After the denial of discretionary review in the Rule 11 proceeding, the Inquiry Commission issued a three-count charge against Deters. The counts alleged the following violations:
• SCR 3.130-3.1 for knowingly filing the complaint in the circuit court action alleging that his client had no personal liability because he had formed his LLC before entering the contract, despite having actual knowledge that this claim was false;
• SCR 3.130-3.3(a) for making false statements in the verified complaint, amended complaint, and the reply to the defendants' motion for summary judgment; and
. SCR 3.130-3.4(c) for violating Civil Rule 11, as found by the circuit court and affirmed on appeal.
The matter was assigned to a trial commissioner. The KBA moved to collaterally estop Deters from re-litigating the findings of the Campbell Circuit Court and the Court of Appeals. This motion was granted, though the commissioner allowed Deters to present evidence in mitigation and to contend that the facts found by those courts did not constitute an ethics violation.
After a hearing on the case in December 2011, the commissioner found Deters guilty of all three counts and recommended a 60-day suspension from the practice of law. Deters appealed the matter to the Board of Governors, which is discussed below.
B. The facts underlying KBA File No. 19366.
This charge arose from Deters's filing a lawsuit, pro se, against Rob Sanders in Kenton Circuit Court alleging libel and false light. In a pleading in that case, titled Response to Defendant's Memorandum in Support of Motion to Dismiss, or in the Alternative Motion for Summary Judgment, Deters stated: "Further, Eric Deters has not been the subject of any disciplinary action or sanctioned in the past by any of the bars to which he is admitted." In a later filing, Deters stated: "Fact—I have had only two private reprimands by the KBA." In the same filing, he claimed that his previous statement, that he had not been subject to any disciplinary action nor sanctioned in the past, was not false.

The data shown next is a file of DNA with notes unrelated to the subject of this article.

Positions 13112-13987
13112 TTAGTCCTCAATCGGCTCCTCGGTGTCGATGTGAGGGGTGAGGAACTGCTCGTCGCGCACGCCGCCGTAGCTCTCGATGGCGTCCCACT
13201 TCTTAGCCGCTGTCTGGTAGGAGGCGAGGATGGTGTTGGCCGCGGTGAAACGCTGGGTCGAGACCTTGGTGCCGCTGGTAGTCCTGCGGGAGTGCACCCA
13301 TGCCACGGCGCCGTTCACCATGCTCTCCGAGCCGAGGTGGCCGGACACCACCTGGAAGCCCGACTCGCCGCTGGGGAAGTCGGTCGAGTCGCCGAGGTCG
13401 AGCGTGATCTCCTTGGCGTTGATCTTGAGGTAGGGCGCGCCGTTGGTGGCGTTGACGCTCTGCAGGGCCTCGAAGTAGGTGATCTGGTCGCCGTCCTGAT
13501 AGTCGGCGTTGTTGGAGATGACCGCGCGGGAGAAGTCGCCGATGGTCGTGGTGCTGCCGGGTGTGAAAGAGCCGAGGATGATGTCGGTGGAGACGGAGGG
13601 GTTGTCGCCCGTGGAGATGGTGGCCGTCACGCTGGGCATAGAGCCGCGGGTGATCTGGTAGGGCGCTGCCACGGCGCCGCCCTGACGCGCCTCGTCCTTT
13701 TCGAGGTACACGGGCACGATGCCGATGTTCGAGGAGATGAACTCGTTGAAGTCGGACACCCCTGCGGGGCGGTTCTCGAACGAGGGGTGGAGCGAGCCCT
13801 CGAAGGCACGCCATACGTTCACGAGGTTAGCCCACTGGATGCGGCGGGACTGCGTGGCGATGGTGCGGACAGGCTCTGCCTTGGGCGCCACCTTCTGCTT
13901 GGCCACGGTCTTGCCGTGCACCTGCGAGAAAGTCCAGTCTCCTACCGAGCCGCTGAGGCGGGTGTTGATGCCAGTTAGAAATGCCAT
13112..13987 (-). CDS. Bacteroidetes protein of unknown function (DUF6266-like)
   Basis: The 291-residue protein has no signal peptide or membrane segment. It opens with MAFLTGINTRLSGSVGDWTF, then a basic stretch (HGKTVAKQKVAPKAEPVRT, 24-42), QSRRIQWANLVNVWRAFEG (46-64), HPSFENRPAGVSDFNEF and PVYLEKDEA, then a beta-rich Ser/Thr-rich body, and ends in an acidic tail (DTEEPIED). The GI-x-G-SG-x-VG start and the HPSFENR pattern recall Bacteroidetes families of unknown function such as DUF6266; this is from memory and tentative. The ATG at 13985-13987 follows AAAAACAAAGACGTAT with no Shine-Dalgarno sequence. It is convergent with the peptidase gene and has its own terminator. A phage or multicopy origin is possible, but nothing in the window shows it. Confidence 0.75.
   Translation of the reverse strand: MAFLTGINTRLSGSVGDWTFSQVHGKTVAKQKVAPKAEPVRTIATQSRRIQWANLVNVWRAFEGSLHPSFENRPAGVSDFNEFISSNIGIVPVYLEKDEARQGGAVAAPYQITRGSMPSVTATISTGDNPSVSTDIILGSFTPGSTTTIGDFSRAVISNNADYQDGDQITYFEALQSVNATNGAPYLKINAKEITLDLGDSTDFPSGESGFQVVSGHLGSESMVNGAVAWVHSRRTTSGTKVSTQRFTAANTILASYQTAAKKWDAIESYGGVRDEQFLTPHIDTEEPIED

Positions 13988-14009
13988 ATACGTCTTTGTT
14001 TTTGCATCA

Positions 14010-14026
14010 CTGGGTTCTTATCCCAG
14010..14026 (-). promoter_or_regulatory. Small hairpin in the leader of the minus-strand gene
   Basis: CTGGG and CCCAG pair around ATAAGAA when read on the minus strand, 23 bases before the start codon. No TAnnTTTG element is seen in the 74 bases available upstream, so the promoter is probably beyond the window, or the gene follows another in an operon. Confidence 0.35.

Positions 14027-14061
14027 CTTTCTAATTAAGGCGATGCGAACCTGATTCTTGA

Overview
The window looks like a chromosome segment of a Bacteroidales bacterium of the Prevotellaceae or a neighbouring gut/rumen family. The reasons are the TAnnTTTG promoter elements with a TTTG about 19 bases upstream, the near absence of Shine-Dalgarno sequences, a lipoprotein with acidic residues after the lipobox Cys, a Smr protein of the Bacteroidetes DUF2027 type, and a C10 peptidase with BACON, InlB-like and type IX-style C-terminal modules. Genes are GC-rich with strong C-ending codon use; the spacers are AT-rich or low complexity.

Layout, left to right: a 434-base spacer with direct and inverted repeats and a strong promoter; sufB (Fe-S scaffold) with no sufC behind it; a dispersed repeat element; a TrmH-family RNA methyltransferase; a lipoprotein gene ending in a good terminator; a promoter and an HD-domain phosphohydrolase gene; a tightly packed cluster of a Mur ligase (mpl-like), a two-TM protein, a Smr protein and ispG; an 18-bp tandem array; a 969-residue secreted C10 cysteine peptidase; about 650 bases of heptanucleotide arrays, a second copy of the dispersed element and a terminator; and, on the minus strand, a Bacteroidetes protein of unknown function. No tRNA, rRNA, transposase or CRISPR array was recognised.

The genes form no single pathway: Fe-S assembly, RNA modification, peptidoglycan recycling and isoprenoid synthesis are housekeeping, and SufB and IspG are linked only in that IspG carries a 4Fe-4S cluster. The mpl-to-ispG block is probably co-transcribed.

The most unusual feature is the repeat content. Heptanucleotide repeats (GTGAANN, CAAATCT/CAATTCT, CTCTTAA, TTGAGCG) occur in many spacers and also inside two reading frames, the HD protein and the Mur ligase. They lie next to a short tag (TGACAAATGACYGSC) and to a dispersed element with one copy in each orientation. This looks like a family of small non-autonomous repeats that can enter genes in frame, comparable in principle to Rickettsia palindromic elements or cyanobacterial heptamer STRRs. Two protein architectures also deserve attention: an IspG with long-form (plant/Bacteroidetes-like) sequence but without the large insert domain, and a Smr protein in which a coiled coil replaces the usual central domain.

Contrary to these claims, Deters had received a private admonition from the Inquiry Commission in 2002 and a private reprimand from this Court in 2003. Additionally, at the time the statements were made, Deters was the subject of six ongoing disciplinary proceedings, which resulted in a 61-day suspension in 2012. See Kentucky Bar Ass'n v. Deters, 360 S.W.3d 224 (Ky. 2012).